Response stories

Violation of patient’s rights: the story of an arrest in an Armenian hospital

Yegan (name changed) wrote to the National REActor about a disturbing situation that happened to his friend. The guy went to the Republican Hospital to take tests before his nose surgery. He is from a community of people who inject drugs (PWID) and while drawing blood, the nurse noticed a blackened vein on his arm. She immediately asked if he was using drugs and the guy, trusting the health worker, answered in the affirmative.

While the blood results were still pending, the patient was sitting in the hallway. Suddenly he was approached by two police officers who, twisting his arms, took him to the station. It turned out that a nurse had called the police and informed them that a man from the PWID community was in the hospital. Yegan said his friend had been arrested and for over ten days at the time of contacting REActors, no information on his condition and whereabouts had been given to him. The case has been accepted for work.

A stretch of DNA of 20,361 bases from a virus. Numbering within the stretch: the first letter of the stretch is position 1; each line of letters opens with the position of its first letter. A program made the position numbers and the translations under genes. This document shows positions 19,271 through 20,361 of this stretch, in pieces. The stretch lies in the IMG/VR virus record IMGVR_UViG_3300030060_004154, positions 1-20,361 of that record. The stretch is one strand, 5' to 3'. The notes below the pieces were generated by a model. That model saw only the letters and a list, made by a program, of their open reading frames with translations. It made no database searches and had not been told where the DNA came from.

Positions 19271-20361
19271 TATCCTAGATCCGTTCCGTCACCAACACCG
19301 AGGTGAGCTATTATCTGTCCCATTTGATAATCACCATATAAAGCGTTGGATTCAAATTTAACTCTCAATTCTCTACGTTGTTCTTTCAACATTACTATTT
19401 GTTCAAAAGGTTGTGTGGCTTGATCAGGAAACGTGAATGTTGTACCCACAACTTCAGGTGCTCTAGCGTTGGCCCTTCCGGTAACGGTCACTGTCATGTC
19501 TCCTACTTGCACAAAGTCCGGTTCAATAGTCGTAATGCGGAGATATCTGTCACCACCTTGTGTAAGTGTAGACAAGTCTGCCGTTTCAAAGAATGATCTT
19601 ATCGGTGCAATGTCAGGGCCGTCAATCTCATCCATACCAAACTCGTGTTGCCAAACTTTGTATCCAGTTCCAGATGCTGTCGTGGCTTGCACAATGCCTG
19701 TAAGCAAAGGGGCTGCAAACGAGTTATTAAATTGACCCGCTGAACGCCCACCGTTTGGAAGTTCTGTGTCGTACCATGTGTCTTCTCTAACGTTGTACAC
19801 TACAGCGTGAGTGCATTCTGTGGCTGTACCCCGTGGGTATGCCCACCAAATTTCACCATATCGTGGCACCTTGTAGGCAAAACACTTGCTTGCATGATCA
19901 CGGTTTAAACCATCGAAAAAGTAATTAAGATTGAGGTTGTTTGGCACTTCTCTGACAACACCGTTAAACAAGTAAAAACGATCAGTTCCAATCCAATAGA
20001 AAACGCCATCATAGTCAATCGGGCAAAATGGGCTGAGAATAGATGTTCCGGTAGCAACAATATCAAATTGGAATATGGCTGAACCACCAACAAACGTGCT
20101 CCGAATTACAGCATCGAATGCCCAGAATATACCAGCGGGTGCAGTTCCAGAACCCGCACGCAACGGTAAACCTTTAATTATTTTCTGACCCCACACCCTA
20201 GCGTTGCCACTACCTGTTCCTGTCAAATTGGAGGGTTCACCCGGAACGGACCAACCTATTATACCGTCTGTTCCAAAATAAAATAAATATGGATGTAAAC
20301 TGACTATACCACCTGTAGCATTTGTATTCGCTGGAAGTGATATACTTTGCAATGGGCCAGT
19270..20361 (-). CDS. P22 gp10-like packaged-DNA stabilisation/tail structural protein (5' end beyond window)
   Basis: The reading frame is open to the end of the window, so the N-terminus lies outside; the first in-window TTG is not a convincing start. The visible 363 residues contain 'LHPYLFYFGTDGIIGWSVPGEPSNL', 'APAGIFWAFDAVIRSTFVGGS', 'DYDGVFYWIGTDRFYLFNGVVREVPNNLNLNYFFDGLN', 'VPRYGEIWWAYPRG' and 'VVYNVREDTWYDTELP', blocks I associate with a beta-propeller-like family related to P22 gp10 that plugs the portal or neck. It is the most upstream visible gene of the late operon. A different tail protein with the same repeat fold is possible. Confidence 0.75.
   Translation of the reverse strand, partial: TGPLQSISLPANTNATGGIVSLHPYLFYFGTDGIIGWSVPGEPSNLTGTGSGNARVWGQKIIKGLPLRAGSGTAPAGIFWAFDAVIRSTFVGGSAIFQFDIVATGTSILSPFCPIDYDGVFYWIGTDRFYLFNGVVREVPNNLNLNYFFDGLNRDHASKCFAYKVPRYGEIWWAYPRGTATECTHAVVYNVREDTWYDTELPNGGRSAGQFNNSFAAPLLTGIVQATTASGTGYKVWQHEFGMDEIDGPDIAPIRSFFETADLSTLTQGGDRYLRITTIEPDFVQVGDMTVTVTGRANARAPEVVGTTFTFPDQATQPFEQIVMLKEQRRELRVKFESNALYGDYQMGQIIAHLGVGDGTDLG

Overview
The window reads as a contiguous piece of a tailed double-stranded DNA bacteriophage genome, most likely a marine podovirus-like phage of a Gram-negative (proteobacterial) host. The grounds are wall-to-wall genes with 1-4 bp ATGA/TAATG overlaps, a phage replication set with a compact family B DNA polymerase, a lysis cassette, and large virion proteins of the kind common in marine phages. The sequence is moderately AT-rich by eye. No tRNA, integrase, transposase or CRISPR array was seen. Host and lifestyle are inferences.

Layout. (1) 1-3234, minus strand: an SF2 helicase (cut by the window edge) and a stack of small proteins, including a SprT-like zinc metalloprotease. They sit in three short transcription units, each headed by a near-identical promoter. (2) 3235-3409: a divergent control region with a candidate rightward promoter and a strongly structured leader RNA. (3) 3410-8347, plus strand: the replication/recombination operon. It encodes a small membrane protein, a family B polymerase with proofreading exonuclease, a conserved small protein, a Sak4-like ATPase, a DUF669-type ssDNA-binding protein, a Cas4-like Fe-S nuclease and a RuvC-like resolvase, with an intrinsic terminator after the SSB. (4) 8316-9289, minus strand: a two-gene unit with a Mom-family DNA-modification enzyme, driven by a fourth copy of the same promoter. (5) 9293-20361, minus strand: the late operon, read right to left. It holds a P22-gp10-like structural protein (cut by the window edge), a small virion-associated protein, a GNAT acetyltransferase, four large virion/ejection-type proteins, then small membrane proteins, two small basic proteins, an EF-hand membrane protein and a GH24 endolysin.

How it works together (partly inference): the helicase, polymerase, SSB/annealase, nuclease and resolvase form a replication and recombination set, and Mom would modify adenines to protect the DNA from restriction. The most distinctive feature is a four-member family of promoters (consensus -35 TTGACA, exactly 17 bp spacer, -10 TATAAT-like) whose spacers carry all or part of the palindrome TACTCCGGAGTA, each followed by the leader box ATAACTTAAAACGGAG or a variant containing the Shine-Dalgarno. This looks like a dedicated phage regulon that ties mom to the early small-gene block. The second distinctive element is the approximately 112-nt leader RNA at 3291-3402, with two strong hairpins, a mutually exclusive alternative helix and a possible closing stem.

This story highlights the serious violations of patient rights and the unacceptable disclosure of personal medical information. That a nurse felt able to call the police based on a patient’s medical information is a blatant example of ethical and confidentiality violations. Trust in medical personnel is the basis for receiving quality care, and cases like this undermine that trust.

Egan’s friend’s situation also points to the need for reform in the way people who use drugs are treated. Instead of prosecution and arrest, they should be offered medical care and support. Violation of patients’ rights and undue interference of law enforcement agencies in medical issues require attention and solution at the state level.

Also read:

An assistance with recovery through OST in Azerbaijan

A story of harassment and humiliation in Armenia